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Bill to fill job skills gap sparked by visit here

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news Alexandria, 56308
Alexandria Minnesota 225 7th Ave E
P.O. Box 549
56308

For U.S. Senator Al Franken, D-Minnesota, July 22 was an exciting day.

He watched the White House bill signing of a bipartisan workforce investment legislation that he helped shape and get passed through the Senate.

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His inspiration for the bill? Alexandria.

“Alexandria is what started it for me,” Franken said in a telephone interview last week with the Echo Press. “I went there not long after I became senator and visited the Alexandria Community and Technical College, which is one of the best in the country. What you are doing there really impressed me.”

Franken said the ATCC was an innovator in integrating job training skills in the local high school and forming partnerships with local manufacturing companies.

“Alexandria is like the Silicon Valley of the food packaging machine industry,” he said. “It’s one of the reasons Douglas County’s unemployment rate is more than 2 points lower than the rest of the state. I saw a synergy between the ATCC and businesses like Douglas Machine and Alexandria Industries.”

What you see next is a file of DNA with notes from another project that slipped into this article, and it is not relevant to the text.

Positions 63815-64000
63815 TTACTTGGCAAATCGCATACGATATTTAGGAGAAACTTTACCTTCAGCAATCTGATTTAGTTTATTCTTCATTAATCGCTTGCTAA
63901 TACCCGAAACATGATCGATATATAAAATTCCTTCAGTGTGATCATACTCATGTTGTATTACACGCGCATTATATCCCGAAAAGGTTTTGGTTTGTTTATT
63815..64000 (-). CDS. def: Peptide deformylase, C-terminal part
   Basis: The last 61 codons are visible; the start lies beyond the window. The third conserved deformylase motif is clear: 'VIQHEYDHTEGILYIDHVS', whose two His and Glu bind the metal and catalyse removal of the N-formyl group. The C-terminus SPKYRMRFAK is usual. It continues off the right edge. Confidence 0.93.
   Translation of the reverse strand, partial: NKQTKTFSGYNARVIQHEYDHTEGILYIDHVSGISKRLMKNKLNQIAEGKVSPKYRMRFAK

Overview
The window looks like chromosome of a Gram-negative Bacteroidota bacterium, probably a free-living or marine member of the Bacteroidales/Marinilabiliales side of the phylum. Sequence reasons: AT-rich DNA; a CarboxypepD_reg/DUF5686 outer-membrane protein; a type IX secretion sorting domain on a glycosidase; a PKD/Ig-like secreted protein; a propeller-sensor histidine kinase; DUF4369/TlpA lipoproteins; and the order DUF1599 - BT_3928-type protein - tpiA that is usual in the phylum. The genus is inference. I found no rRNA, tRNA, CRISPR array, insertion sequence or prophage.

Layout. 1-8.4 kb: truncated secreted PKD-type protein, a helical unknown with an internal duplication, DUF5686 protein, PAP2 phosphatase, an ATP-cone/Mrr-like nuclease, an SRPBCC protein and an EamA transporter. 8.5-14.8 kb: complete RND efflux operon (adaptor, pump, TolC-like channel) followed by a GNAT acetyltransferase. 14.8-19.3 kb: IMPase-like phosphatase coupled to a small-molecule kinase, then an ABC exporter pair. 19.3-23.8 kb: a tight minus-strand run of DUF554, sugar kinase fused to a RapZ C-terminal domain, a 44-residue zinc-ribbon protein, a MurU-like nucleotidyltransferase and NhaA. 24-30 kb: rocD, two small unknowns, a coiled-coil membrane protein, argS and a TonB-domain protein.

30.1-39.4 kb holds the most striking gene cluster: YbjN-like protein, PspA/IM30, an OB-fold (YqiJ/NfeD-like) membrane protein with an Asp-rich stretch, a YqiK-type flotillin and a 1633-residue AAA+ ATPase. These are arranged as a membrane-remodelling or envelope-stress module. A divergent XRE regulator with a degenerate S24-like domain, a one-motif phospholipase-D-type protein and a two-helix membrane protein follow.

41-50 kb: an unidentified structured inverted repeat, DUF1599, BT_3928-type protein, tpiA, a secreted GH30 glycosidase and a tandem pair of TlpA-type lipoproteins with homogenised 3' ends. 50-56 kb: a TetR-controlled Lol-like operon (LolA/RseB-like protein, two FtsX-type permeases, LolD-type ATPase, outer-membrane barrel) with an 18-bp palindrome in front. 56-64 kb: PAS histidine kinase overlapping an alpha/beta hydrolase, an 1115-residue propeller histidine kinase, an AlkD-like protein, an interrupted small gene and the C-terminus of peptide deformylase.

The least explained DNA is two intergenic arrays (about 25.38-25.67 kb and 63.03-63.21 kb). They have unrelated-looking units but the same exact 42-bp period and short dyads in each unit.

Encouraging those kinds of partnerships are a key part of the recently signed legislation, the Workforce Innovation and Opportunity Act.

Franken said he fought to include provisions that will bolster partnerships between community and technical colleges and businesses to train workers with the skills for jobs employers currently have open.

With more than 3 million jobs around the country that could be filled if workers had the right skills, Franken said that the new law – the first real reform to the nation’s workforce development system in 16 years – will help a lot of Minnesota businesses fill those open jobs.

Franken added that the new legislation couldn’t have been passed without Republicans and Democrats working together. “This is a big win for workers and businesses,” he said.

The new law calls to create a competitive grant program to help support partnerships between businesses and two-year colleges. Franken said he will continue working to pass his “Community College to Career Fund Act” to give those partnerships a bigger shot in the arm.

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